The Tiger Blade (2005) / Action-Comedy
aka Seua Khaap Daap
aka Tiger Must Die

MPAA Rated: Not rated, but probably R for violence, sexuality and language
Running Time: 90 min.

Cast: Atsadawut Luengsuntorn, Phimonrat Phisarayabud, Pongpat Wachirabunjong, Srungsuda Lawanprasert, Amornrit Sriphung, Chalad Na Songkhla
Director: Theeratorn Siriphunvaraporn

Here's proof that there's more to making a good action movie than just good action scenes.  The Tiger Blade is a nonsensical film made in a blender.  All of the usual staples are thrown in -- the maverick cop, the menacing villain, the comic relief sidekick, hot cars, scantily-clad babes, high-tech gadgetry, and high-flying action.  For all of these qualities, the necessary story elements are astonishingly missing -- no set-up, no build-up, no tangible plot, no character development, no moments of interesting dialogue, and no sense of logic, reason, or importance in nearly anything that happens.  Yes, the necessary ingredients may have been thrown in a blender, but without a recipe to follow, all we get is unpalatable mush. 

So, in this paragraph, I usually make an attempt to give the plot, which is usually the easiest part of my review, since that is the most basic thing to write about any movie -- what it's all about.  As I watched The Tiger Blade, I couldn't help but laugh at how difficult this chore would be, as they appeared to begin shooting without anything resembling an actual story.  Basically it's a standard cops vs. criminals set-up, but the criminals have dabbled in some sort of ancient magic that keeps them protected, leaving the cops to have to secure an ancient magic of their own to fight them in the form of a rusty old sword known as the Tiger Blade.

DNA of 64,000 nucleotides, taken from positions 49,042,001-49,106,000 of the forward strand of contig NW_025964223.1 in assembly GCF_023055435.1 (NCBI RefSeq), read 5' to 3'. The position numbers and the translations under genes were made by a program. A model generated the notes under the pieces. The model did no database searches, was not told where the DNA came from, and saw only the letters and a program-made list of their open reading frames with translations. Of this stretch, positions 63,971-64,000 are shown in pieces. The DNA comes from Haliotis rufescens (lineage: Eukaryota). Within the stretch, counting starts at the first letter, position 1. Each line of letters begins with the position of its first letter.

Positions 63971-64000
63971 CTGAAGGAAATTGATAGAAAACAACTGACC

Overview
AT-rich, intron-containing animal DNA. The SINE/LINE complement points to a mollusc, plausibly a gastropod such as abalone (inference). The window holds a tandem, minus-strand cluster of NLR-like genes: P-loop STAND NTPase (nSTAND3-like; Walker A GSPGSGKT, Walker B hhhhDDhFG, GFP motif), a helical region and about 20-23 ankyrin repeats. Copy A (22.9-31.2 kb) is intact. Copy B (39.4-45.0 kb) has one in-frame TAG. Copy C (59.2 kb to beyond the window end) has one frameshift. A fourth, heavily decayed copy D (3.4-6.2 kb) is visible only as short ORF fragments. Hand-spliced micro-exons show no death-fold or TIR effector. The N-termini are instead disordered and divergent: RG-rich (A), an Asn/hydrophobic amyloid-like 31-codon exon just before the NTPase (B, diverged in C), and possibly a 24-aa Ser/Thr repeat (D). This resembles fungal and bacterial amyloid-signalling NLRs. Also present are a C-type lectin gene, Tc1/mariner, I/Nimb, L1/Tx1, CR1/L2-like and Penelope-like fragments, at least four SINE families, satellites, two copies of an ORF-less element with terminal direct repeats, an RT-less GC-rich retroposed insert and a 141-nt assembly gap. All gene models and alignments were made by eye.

That's the best I can do, folks.  You want a motive as to the bad guys intent on mayhem?  Can't help you.  You want a background to what this ancient magic is all about?  The script, if this film even has one, falls short there too.  The Tiger Blade is completely replete of any expository information that would help us have a rooting interest in anything at all.  After each action scene, we are treated either to some goofy attempt at comedy that makes no sense, or more of the same style of action. 

Director Theeratom Siriphunvaraporn treats his film as if it were an experiment of action filmmaking technique rather than a wholehearted attempt of making a movie.  Lots of different styles and camera techniques are employed, but even these have no real sense of general motif or consistency in execution.  It's as if Siriphunvaraporn merely tried to replicate the visual style of action scenes in more successful and exciting films, as if the quality of the mimicry would surely mean a recreation of the excitement.  Alas, that is not the case.  He only knows one mode of filmmaking, which is to deliver as much eye-candy as possible without bogging the film down with drama or details.

I often like to use baseball analogies in describing the effect of films, and I shall do so here.  The Tiger Blade is made by a director who, like a major league pitcher, throws fastball after fastball in order to get the job done.  As anyone that follows baseball can tell you, pitching isn't really about how fast you can throw, but in changing things up to keep the hitter off-balance as to what pitch you're going to toss next.  Siriphunvaraporn has one hell of a high heater, but that seems to be the only pitch he knows -- a blazing fastball that strikes right at the heart of the plate.  It may be enough to gain success for a little while, but once it appears to everyone that it's the only pitch he can throw, disaster results.  Time to for the coaches to send him to the minors to work on some new pitches, or find that every outing he'll have will be a bad one.

Qwipster's rating:

2006 Vince Leo